73. 73.
    Priyadarshini, A., Pal, S.K., Samantaray, A.K.: A Finite Element Study of Chip Formation Process in Orthogonal Machining. Int . J. Manufact., Mater. Mech. Eng. IGI Global( accepted, in Press, 2011)Google Scholar
  74. 74.
    Shi, G., Deng, X., Shet, C.: A finite element study of the effect of friction in orthogonal metal cutting. Finite Elem. Anal. Des. 38, 863–883 (2002)CrossRefzbMATHGoogle Scholar
  75. 75.
    Lima, J.G., Avila, R.F., Abrao, A.M., Faustino, M., Davim, J.P.:  Hard turning: AISI 4340 high strength alloy steel and AISI D2 cold work tool steel. J. Mater. Process. Tech. 169, 388–395 (2005)CrossRefGoogle Scholar
  76. 76.
    Priyadarshini, A., Pal, S.K., Samantaray, A.K.: Finite element study of serrated chip formation and temperature distribution in orthogonal machining. J. Mechatron Intell. Manufact. 2(1-2), 53–72 (2010)Google Scholar
  77. 77.
    Wang, M., Yang, H., Sun, Z.-C., Guo, L.-G.: Dynamic explicit FE modeling of hot ring rolling process. Trans. Nonferrous Met. Soc. China 16(6), 1274–1280 (2006)CrossRefGoogle Scholar
  78. 78.
    Litonski, J.: Plastic flow of a tube under adiabatic torsion. Bulletin of Academy of Pol. Science, Ser. Sci. Tech. XXV, 7 (1977)Google Scholar
  79. 79.
    Batra, R.C.: Steady state penetration of thermo-visoplastic targets. Comput Mech. 3, 1–12 (1988)CrossRefzbMATHGoogle Scholar
  80. 80.
    Usui, E., Shirakashi, T.: Mechanics of machining–from descriptive to predictive theory: On the art of cutting metals-75 Years Later. ASME PED 7, 13–55 (1982)Google Scholar
  81. 81.
    Maekawa, K., Shirakashi, T., Usui, E.: Flow stress of low carbon steel at high temperature and strain rate (Part 2)–Flow stress under variable temperature and variable strain rate. Bulletin Japan Soc Precision Eng 17, 167–172 (1983)Google Scholar
  82. 82.
    Zerilli, F.J., Armstrong, R.W.: Dislocation-mechanics-based constitutive relations for material dynamics calculations. J. Appl. Phys. 61, 1816–1825 (1987)CrossRefGoogle Scholar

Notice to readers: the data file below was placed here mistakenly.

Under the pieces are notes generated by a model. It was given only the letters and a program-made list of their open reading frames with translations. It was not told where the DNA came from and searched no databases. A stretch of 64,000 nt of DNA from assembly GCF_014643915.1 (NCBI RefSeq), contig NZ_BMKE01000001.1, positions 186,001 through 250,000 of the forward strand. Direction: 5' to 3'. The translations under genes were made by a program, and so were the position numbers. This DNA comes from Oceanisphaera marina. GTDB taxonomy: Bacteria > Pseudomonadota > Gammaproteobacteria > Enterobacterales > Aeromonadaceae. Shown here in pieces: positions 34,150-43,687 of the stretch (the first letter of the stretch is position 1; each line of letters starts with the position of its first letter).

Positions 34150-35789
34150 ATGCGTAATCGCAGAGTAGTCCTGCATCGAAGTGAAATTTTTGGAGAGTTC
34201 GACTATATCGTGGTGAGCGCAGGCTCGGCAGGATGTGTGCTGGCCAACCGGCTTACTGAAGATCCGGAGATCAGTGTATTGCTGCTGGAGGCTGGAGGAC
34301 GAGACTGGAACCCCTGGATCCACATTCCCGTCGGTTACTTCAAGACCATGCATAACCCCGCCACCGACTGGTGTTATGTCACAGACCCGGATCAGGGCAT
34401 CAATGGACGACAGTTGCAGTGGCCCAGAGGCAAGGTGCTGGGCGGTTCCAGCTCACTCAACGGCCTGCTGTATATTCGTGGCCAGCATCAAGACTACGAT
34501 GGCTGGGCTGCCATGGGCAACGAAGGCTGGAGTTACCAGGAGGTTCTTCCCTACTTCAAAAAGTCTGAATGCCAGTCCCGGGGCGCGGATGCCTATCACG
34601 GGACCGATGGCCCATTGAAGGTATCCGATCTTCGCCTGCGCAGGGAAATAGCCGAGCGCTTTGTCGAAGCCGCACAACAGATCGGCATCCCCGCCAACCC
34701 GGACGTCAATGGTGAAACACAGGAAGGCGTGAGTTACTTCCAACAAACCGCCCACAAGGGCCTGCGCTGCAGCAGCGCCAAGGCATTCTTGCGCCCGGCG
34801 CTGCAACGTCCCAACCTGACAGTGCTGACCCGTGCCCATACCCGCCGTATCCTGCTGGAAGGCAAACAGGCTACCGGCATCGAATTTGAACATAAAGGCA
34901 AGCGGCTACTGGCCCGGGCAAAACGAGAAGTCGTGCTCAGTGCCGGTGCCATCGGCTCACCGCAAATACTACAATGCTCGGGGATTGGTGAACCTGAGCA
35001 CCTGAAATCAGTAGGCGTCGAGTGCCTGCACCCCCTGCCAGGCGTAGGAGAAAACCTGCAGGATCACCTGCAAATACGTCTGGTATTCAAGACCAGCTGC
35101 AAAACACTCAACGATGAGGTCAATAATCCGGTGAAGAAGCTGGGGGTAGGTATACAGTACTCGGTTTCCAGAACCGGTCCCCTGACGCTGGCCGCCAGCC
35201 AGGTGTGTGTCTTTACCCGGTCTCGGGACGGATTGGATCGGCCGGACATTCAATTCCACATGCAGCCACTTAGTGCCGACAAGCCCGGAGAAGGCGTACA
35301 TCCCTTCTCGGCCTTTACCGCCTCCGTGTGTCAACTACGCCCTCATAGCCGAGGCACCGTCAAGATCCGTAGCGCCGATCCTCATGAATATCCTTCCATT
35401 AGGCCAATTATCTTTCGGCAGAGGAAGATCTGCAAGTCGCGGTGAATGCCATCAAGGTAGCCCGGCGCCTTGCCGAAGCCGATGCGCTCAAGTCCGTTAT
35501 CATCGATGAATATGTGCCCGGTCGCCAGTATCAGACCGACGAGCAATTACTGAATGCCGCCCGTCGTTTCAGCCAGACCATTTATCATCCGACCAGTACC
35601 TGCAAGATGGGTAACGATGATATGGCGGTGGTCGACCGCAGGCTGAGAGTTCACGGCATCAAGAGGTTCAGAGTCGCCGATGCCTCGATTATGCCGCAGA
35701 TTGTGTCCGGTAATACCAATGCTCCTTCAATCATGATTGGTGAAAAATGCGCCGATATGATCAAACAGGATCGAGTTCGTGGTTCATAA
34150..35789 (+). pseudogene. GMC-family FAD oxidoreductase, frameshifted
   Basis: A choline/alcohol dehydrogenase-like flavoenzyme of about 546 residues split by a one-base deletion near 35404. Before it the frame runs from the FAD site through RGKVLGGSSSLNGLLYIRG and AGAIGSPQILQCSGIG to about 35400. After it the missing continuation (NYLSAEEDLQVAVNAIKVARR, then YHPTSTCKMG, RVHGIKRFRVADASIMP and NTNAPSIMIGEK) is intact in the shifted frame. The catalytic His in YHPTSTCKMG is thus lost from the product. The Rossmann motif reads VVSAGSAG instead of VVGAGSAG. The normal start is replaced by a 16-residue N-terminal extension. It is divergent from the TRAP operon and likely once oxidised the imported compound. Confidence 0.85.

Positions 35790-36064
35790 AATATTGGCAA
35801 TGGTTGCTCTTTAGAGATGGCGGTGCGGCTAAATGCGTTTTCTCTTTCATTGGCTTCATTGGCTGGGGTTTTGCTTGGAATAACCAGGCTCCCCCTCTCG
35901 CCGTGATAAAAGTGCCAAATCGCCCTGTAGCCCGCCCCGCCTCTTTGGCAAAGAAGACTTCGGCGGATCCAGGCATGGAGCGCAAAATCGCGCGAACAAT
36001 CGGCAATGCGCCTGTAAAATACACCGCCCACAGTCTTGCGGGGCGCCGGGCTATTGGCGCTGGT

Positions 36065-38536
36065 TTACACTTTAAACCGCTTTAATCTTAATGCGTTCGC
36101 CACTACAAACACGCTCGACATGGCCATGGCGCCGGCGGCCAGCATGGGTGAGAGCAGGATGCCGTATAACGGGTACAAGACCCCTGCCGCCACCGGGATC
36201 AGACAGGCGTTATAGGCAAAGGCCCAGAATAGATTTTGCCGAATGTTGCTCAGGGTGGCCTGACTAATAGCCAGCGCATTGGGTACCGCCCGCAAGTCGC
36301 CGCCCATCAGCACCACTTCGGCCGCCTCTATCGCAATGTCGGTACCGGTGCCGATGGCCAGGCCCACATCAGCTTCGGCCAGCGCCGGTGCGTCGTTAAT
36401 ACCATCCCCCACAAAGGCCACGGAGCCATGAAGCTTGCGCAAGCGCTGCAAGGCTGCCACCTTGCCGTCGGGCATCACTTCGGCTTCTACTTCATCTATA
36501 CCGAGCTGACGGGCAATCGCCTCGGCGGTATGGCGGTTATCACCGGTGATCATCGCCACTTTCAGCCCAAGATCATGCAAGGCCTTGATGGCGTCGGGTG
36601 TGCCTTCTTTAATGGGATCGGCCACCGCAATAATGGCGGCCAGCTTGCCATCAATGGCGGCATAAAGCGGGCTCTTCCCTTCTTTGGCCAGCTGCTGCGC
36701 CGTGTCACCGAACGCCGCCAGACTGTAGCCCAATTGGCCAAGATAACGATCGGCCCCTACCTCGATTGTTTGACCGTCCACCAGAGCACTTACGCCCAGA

83. 83.
    Oxley, P.L.B.: The mechanics of machining: An analytical approach to assessing machinability. Ellis Horwood Limited, Chichester (1989)Google Scholar
  84. 84.
    Banerjee, B.: The mechanical threshold stress model for various tempers of AISI 4340 steel. Int. J. Solid Struct. 44, 834–859 (2007)CrossRefGoogle Scholar
  85. 85.
    Priyadarshini, A., Pal, S.K., Samantaray, A.K.: On the Influence of the Material and Friction Models on Simulation of Chip Formation Process. J. Mach. Forming Tech. Nova Science (accepted, 2011)Google Scholar
  86. 86.
    Meyer, H.W., Kleponis, D.S.: Modeling the high strain rate behavior of titanium undergoing ballistic impact and penetration. Int. J. Impact Eng. 26(1-10), 509–521 (2001)CrossRefGoogle Scholar
  87. 87.
    Lee, W.S., Lin, C.F.: High temperature deformation behaviour of Ti6Al4V alloy evluated by high strain rate compression tests. J. Mater. Process. Tech. 75, 127–136 (1998)CrossRefGoogle Scholar
  88. 88.
    Baker, M.: The influence of plastic properties on chip formation. Comp. Mater. Sci. 28, 556–562 (2003)CrossRefGoogle Scholar

Copyright information

© Springer-Verlag Berlin Heidelberg 2012

Authors and Affiliations

  • Amrita Priyadarshini
    • 1
  • Surjya K. Pal
    • 1
  • Arun K. Samantaray
    • 1
  1. 1.Department of Mechanical EngineeringIndian Institute of TechnologyKharagpurIndia

Personalised recommendations